As noted above, the Panel is of the view that by the date of registration of the Disputed Domain Name the Complainant had developed a very substantial on-line business under its EDREAMS mark and that it is more than likely that the Respondent was aware of the Complainant's existence when it sought to register the Disputed Domain Name. That in these circumstances the Disputed Domain Name differs by only one letter from the Complainant's mark is persuasive. There is nothing to contradict the inference that the Respondent's registration and use of the Disputed Domain Name for a parking site for sponsored links to competing travel sites was made purposefully to somehow cause confusion with the Complainant's mark and domain name, or otherwise to trade off the Complainant's goodwill. Typosquatting of this kind has been held by previous panels in and of itself to amount to bad faith ( see EasyGroup IP Licensing v John Sansone, WIPO Case No. D2004-0763). The Panel notes the Complainant's allegation that the Respondent has been involved in numerous similar cases amounting to a pattern of such conduct.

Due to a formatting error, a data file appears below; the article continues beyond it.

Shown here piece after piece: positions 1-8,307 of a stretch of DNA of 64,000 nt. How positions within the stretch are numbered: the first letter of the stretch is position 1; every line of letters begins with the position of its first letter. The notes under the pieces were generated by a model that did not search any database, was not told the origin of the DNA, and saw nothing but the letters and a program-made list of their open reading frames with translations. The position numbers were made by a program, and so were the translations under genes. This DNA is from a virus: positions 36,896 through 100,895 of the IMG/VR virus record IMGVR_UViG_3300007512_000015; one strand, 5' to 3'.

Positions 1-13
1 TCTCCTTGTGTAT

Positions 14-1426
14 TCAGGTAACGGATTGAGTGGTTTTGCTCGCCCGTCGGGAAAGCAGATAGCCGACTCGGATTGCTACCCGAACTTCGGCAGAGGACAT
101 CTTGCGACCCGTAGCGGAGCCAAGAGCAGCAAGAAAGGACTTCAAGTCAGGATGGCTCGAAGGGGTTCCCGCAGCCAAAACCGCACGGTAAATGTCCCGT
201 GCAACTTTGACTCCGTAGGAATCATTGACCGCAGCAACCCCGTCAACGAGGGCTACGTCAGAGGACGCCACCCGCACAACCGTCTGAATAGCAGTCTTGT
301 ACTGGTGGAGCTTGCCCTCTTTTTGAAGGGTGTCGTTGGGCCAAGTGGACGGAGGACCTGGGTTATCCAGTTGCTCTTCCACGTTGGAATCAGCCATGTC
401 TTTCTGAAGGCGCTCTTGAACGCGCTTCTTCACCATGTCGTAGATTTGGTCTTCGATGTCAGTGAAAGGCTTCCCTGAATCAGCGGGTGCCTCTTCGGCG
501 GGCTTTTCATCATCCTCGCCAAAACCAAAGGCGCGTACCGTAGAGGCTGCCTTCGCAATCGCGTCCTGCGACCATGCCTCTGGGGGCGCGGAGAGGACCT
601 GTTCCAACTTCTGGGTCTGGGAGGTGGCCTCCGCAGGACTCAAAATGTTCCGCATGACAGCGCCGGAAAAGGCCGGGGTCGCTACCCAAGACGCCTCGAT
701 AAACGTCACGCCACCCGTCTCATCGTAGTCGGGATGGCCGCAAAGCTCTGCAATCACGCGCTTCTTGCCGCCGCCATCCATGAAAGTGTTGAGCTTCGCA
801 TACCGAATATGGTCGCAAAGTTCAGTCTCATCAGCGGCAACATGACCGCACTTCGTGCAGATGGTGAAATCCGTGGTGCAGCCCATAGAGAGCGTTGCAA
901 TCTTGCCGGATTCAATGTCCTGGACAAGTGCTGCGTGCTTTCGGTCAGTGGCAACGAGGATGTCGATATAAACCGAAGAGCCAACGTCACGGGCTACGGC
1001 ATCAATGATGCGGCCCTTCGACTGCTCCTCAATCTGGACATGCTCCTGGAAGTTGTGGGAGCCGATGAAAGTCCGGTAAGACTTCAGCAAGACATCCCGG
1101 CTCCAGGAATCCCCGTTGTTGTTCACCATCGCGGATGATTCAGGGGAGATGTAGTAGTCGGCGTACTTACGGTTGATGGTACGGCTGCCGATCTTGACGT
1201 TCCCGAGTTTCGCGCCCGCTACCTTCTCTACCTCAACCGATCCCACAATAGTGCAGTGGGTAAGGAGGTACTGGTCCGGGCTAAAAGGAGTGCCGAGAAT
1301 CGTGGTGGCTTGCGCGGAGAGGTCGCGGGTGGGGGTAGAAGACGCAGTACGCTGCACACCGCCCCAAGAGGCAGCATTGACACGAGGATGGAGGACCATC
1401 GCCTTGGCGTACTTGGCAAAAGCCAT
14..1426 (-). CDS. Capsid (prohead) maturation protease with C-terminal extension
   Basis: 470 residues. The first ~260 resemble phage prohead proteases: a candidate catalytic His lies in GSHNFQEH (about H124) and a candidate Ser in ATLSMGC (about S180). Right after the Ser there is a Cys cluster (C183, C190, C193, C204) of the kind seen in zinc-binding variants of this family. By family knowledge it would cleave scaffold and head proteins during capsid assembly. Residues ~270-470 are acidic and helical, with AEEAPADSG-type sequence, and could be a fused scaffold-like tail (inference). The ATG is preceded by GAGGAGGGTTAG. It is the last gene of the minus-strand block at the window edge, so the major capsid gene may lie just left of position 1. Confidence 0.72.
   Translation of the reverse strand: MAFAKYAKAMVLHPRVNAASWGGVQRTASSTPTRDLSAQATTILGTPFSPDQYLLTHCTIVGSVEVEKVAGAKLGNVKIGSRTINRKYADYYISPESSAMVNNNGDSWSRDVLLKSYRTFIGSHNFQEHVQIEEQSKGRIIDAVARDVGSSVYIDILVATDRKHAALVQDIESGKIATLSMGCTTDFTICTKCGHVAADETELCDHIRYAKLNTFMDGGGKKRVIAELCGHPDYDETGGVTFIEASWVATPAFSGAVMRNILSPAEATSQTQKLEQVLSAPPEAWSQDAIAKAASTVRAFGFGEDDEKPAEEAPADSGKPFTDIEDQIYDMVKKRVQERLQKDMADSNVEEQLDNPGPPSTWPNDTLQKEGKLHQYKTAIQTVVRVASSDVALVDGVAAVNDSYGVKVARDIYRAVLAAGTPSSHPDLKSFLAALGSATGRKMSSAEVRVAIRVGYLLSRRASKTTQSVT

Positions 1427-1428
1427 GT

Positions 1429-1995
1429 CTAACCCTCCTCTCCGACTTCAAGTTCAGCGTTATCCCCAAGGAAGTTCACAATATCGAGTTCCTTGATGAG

If the Respondent had a bona fide intent to use the Disputed Domain Name it had plenty of time during the ensuing four years since registration to do so but chose to do nothing. Passive holding in these circumstances may also be indicative of use in bad faith (see for example Telstra Corporation Limited v. Nuclear Marshmallows, WIPO Caase No. D2000-0003). In the circumstances of such an obvious case of typosquatting and without any reasonable explanation for inactivity in development of the website at the Disputed Domain Name, the Panel finds that the Respondent registered and used the Disputed Domain Name in bad faith.
Accordingly the Complaint succeeds in relation to the third element of the Policy.
For all the foregoing reasons, in accordance with paragraphs 4(i) of the Policy and 15 of the Rules, the Panel orders that the domain name <eddreams.com> be transferred to the Complainant.
Dated: January 20, 2010